Carotid artery stent placement
Carotid artery stent placement is less invasive than a carotid endarterectomy because it doesn't involve a cut being made in the neck.
Stenting is carried out under local anaesthetic and involves a narrow, flexible tube called a catheter being inserted into an artery in your groin.
It's then threaded up into the carotid artery using X-rays to guide it into place.
A small balloon at the end of the catheter is inflated to around 5mm at the site of the narrowed artery, and a small mesh cylinder called a stent is then inserted.
The balloon is deflated and removed, leaving the stent in place to keep the artery open and allow blood to flow through it.
After the procedure, you'll need to lie flat and keep still for about an hour to prevent any bleeding from the artery.
You'll need to stay in hospital overnight, but will be able to return home the next day.
Like a carotid endarterectomy, there are some risks associated with stenting.
The risk of having another stroke or dying is slightly higher than after a carotid endarterectomy, particularly when the procedure is performed soon after symptoms appear.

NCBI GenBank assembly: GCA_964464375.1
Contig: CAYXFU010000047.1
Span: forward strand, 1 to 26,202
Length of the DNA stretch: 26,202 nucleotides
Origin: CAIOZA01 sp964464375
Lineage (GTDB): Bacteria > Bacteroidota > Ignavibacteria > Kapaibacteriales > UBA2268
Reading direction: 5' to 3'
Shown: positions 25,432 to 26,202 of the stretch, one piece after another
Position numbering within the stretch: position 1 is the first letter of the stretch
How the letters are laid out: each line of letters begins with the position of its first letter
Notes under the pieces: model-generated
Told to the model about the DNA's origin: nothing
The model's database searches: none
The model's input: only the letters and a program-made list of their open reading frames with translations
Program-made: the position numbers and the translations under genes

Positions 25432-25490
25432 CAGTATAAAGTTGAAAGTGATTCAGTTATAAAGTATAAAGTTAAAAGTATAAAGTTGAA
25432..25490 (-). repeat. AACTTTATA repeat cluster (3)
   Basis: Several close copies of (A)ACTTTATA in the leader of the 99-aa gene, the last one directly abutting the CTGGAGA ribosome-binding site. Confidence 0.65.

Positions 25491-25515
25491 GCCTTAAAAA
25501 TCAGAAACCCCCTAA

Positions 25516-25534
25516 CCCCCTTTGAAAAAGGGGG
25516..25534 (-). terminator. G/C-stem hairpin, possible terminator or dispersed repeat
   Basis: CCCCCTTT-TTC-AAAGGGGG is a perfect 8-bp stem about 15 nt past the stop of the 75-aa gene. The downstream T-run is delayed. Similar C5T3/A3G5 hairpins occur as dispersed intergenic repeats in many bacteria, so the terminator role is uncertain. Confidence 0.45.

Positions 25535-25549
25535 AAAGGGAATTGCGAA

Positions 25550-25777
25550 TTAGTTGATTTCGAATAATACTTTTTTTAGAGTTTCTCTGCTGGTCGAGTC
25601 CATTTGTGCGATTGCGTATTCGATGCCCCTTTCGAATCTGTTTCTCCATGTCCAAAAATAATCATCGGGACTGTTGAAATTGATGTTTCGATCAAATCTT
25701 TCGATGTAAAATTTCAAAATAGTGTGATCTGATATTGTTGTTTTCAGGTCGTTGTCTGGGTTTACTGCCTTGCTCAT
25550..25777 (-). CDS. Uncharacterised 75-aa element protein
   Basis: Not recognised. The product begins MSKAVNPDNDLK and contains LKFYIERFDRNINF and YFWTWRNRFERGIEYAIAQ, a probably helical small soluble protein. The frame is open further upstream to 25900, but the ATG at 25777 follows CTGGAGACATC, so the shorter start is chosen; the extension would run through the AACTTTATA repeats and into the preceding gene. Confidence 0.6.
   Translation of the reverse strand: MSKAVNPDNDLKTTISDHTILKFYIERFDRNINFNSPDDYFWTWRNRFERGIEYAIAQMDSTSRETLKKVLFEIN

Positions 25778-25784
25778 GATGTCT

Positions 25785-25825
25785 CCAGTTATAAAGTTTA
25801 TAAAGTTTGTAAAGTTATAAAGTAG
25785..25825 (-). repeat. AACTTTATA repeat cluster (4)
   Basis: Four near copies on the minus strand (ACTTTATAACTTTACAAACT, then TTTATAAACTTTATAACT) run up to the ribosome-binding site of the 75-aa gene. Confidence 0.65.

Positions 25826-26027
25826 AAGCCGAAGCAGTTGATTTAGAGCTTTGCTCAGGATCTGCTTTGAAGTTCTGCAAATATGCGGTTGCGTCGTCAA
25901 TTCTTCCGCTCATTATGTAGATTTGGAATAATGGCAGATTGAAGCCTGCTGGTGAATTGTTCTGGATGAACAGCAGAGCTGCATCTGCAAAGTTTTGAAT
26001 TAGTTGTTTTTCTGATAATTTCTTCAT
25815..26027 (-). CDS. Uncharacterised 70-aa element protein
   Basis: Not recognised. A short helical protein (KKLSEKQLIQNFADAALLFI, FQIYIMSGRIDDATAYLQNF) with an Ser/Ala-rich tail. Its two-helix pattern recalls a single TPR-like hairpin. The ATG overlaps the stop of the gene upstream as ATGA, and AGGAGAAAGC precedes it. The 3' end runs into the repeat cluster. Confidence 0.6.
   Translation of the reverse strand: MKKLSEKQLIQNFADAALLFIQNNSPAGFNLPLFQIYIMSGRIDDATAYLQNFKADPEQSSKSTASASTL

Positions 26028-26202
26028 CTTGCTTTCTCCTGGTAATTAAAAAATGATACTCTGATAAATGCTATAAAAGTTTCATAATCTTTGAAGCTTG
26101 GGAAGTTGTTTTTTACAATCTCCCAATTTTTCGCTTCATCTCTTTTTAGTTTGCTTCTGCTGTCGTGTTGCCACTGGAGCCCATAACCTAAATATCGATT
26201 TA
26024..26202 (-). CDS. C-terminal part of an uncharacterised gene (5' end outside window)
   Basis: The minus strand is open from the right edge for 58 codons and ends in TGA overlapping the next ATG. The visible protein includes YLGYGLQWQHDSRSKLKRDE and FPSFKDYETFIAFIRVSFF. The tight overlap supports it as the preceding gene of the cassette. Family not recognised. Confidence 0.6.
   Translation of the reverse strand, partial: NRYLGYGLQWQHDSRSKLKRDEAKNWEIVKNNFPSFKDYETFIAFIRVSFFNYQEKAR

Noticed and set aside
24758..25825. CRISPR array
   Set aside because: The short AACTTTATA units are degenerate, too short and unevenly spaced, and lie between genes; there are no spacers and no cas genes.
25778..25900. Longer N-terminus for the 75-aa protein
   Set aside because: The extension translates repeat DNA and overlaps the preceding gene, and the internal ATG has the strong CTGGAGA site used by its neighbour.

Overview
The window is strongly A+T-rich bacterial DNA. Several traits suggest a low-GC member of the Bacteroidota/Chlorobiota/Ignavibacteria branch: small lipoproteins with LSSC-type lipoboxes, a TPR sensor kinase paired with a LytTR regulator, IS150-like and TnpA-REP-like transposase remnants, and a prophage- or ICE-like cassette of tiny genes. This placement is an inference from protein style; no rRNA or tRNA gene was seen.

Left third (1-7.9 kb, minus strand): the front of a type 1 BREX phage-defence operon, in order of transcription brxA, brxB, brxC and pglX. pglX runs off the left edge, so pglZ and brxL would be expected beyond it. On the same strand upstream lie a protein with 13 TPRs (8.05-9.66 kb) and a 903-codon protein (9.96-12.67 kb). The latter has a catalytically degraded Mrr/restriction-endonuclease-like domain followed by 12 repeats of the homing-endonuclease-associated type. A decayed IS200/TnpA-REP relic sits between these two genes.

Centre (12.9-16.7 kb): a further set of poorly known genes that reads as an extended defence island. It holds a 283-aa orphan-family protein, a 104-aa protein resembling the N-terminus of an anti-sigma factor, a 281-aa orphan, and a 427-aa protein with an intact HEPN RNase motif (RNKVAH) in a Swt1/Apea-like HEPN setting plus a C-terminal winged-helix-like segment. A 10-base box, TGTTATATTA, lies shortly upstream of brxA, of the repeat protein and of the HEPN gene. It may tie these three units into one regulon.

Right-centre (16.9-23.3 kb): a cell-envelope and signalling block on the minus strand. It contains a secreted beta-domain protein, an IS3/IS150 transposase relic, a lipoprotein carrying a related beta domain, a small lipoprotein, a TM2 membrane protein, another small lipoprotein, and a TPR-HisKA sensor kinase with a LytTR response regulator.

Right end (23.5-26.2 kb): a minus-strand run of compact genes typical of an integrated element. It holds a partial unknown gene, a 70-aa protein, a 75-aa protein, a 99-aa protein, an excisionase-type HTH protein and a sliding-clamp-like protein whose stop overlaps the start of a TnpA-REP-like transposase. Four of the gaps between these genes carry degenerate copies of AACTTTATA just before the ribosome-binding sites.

But the long-term outcomes from a successful procedure are no different from a carotid endarterectomy.
The decision about which procedure you'll have will be based on your own personal wishes, your overall fitness, and an assessment of your clinical history. One major factor is how long it's been since your most recent symptom.
The National Institute for Health and Care Excellence (NICE) has confirmed stenting is a safe procedure and has good short-term results.
Evidence suggests a successful stent procedure has the same long-term risks of a stroke as carotid endarterectomy.
NICE advises that, provided the risks of stenting are judged similar to those after surgery, it's safe to offer this alternative.
Read the NICE guidance on carotid artery stent replacement for symptomatic extracranial carotid stenosis.